• Using the Developer PowerShell Visual Studio with PowerShell 7

    One of the nice new features introduced in Visual Studio 2019 16.2 was the Developer PowerShell for VS 2019 - a nice accompaniment to the existing cmd.exe based Developer Command Prompt for VS 2019.

    Windows Start Menu showing Developer PowerShell.

    I use PowerShell as much as possible, and for a long time now I’ve made a habit of updating my profile.ps1 so that all the Visual Studio tools are available from the PowerShell command prompt. Previously this required running the old VsDevCmd.bat batch file and capturing the environment variables it set to then bring them into the PowerShell process. You can see an example here.

    But now there’s first class support for integrating Visual Studio tooling into your PowerShell environment.

    If you take a look at the Windows Start Menu shortcut that’s added, you’ll see it’s defined with a target similar to this:

    C:\Windows\SysWOW64\WindowsPowerShell\v1.0\powershell.exe -noe -c "&{Import-Module """C:\Program Files (x86)\Microsoft Visual Studio\2019\Enterprise\Common7\Tools\Microsoft.VisualStudio.DevShell.dll"""; Enter-VsDevShell f9f5056f}"

    With the release of PowerShell Core 6, and now PowerShell 7, I’m now favouring these latest releases of PowerShell over the ‘legacy’ Windows PowerShell 5.1. The problem was until recently, the assembly you see referenced in the shortcut above only worked in Windows PowerShell. It wasn’t compatible with PowerShell Core. Pleasingly this was fixed in Visual Studio 2019 16.5.

    So now in your PowerShell 7 profile, you can add:

    Import-Module "C:\Program Files (x86)\Microsoft Visual Studio\2019\Enterprise\Common7\Tools\Microsoft.VisualStudio.DevShell.dll"
    Enter-VsDevShell -InstanceId 9034d7ab

    And you’ll get the full DevShell experience: !Windows Terminal with PowerShell 7 and Visual Studio integration

    There’s just one catch - notice that InstanceId? That’s unique for every machine. You can either grab the value out of the properties of the Start Menu shortcut, or run vswhere -property instanceId which will return the instanceId of the newest instance of Visual Studio.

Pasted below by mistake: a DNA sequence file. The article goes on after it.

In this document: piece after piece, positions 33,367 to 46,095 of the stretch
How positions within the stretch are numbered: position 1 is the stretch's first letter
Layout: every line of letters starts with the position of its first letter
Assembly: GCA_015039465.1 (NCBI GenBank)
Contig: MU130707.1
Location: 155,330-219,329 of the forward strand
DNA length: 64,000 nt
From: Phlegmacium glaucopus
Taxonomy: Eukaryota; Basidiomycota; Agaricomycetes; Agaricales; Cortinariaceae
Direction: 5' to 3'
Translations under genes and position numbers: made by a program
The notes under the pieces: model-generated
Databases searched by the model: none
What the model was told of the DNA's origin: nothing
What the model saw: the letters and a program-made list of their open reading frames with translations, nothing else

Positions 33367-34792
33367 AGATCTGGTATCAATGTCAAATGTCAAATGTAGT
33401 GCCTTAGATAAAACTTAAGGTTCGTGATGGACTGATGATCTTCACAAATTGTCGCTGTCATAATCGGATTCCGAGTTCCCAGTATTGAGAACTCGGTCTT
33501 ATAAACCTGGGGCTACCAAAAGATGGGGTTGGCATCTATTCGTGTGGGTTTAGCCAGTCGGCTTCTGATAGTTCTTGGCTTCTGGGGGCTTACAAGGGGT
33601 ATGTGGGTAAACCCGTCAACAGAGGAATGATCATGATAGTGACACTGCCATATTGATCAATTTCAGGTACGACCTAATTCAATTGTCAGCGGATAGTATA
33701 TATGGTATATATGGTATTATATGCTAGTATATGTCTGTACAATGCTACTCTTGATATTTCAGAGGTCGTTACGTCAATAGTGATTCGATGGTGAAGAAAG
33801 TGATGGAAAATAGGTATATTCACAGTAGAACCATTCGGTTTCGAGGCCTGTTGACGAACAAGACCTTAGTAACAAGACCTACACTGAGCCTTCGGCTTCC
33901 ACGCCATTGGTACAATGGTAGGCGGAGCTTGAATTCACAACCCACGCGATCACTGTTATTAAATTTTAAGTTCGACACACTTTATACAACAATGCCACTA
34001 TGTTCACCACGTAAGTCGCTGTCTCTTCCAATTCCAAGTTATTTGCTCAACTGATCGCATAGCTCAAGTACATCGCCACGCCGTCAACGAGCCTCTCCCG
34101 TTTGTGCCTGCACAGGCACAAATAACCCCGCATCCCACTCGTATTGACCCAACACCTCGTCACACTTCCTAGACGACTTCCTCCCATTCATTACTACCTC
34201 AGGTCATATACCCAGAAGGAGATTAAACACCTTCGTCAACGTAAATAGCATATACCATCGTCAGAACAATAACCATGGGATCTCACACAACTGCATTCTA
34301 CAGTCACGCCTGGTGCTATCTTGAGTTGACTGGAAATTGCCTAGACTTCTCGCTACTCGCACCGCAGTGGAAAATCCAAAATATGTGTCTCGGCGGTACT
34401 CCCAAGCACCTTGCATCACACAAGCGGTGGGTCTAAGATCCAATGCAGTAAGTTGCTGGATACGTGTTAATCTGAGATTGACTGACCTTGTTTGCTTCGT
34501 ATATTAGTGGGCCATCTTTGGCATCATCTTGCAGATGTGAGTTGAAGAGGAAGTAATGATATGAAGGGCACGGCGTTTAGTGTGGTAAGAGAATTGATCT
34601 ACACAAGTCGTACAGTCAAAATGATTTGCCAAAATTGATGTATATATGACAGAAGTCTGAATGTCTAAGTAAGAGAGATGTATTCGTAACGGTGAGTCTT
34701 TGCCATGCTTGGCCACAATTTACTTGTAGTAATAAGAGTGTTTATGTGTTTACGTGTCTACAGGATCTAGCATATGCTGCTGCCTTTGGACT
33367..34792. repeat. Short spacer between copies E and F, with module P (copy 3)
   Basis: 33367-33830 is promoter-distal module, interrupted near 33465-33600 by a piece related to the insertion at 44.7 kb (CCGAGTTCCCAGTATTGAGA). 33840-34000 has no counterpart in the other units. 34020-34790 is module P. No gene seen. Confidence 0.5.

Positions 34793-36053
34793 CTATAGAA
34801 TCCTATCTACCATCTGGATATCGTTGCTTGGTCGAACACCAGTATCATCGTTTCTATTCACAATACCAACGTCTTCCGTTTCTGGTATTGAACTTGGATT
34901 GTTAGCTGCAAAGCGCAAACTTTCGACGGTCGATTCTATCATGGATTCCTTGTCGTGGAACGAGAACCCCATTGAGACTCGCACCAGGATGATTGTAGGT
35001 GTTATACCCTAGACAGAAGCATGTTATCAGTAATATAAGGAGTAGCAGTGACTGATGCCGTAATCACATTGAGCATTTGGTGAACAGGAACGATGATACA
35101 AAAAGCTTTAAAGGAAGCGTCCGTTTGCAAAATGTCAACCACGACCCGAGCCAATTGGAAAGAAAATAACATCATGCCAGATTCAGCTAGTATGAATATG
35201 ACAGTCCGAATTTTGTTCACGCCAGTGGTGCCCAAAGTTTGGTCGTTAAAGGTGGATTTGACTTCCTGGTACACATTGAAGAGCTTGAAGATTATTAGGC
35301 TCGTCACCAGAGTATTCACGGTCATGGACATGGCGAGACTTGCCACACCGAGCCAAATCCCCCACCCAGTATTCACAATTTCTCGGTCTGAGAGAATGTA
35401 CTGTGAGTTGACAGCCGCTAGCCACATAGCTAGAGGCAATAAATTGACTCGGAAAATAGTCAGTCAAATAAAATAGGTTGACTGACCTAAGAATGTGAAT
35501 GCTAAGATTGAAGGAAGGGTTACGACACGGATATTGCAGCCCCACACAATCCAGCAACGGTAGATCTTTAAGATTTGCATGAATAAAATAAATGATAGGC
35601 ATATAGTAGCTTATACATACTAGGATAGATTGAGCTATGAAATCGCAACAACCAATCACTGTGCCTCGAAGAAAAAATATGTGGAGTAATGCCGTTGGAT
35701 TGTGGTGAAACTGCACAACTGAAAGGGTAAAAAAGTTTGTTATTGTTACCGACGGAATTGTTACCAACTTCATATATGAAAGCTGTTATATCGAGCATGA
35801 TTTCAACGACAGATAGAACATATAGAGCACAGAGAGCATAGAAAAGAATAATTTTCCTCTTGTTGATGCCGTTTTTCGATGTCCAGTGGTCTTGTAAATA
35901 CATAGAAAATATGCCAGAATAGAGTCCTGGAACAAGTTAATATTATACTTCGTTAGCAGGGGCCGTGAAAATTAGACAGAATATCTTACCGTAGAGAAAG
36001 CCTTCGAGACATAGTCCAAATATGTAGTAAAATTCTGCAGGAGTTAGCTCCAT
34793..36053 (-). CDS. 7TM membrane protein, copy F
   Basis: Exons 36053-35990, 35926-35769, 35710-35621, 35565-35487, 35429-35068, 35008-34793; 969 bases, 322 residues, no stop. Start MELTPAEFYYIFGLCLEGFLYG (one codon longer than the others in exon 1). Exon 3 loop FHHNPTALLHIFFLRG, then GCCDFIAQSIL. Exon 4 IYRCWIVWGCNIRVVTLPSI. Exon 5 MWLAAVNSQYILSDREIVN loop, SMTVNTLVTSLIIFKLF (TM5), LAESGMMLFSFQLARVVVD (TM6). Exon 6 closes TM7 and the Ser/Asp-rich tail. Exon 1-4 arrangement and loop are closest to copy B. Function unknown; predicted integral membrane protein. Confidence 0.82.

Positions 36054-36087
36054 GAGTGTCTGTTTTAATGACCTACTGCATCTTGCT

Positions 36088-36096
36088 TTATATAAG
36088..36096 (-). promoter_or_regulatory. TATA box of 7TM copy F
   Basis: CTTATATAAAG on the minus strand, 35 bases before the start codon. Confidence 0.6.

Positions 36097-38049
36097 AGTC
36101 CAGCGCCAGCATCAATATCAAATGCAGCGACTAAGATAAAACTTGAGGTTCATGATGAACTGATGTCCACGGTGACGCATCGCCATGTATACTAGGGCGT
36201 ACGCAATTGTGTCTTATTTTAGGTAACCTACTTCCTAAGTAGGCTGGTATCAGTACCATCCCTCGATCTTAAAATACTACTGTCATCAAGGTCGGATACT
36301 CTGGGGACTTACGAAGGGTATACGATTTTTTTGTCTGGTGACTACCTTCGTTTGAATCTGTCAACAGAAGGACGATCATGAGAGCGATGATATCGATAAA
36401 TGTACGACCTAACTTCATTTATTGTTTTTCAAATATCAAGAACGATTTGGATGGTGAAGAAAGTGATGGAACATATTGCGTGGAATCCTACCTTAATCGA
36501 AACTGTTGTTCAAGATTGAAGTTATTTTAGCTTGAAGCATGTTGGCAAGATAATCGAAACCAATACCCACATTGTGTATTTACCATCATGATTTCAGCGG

• 4 doesn't go into 3 part 2

    Last time, we’d figured out a strategy for getting our data up into Azure Artifacts. The problem was that we are using SemVer pre-release notation, and the Azure Artifacts command line and Azure Pipelines task don’t support querying pre-release versions using wildcards.

    The CLI tools and Pipelines task will work if we know the exact pre-release version required, but how to find that out? The Azure DevOps Services REST API.

    Here’s an example PowerShell script you could use to find out the latest version of a package named ‘mypackage’. It sets a pipeline variable that can be used in subsequent Azure Pipeline tasks.

    $url = "https://feeds.dev.azure.com/{organization}/{project}/_apis/packaging/Feeds/{feedId}/packages?api-version=5.1-preview.1&packageNameQuery=mypackage"
    $base64AuthInfo = [Convert]::ToBase64String([Text.Encoding]::ASCII.GetBytes(("{0}:{1}" -f "",$env:SYSTEM_ACCESSTOKEN)))
    $result = Invoke-RestMethod -Uri $url -Method Get -ContentType "application/json" -Headers @{Authorization=("Basic {0}" -f $base64AuthInfo)}
    $packageVersion = $result.value.versions.normalizedVersion
    Write-Host "##vso[task.setvariable variable=packageVersion]$packageVersion"

    We’re making use of the packageNameQuery parameter to filter by the package name, but there are other filtering options available. You could also do more filtering on the JSON data that the REST API returns.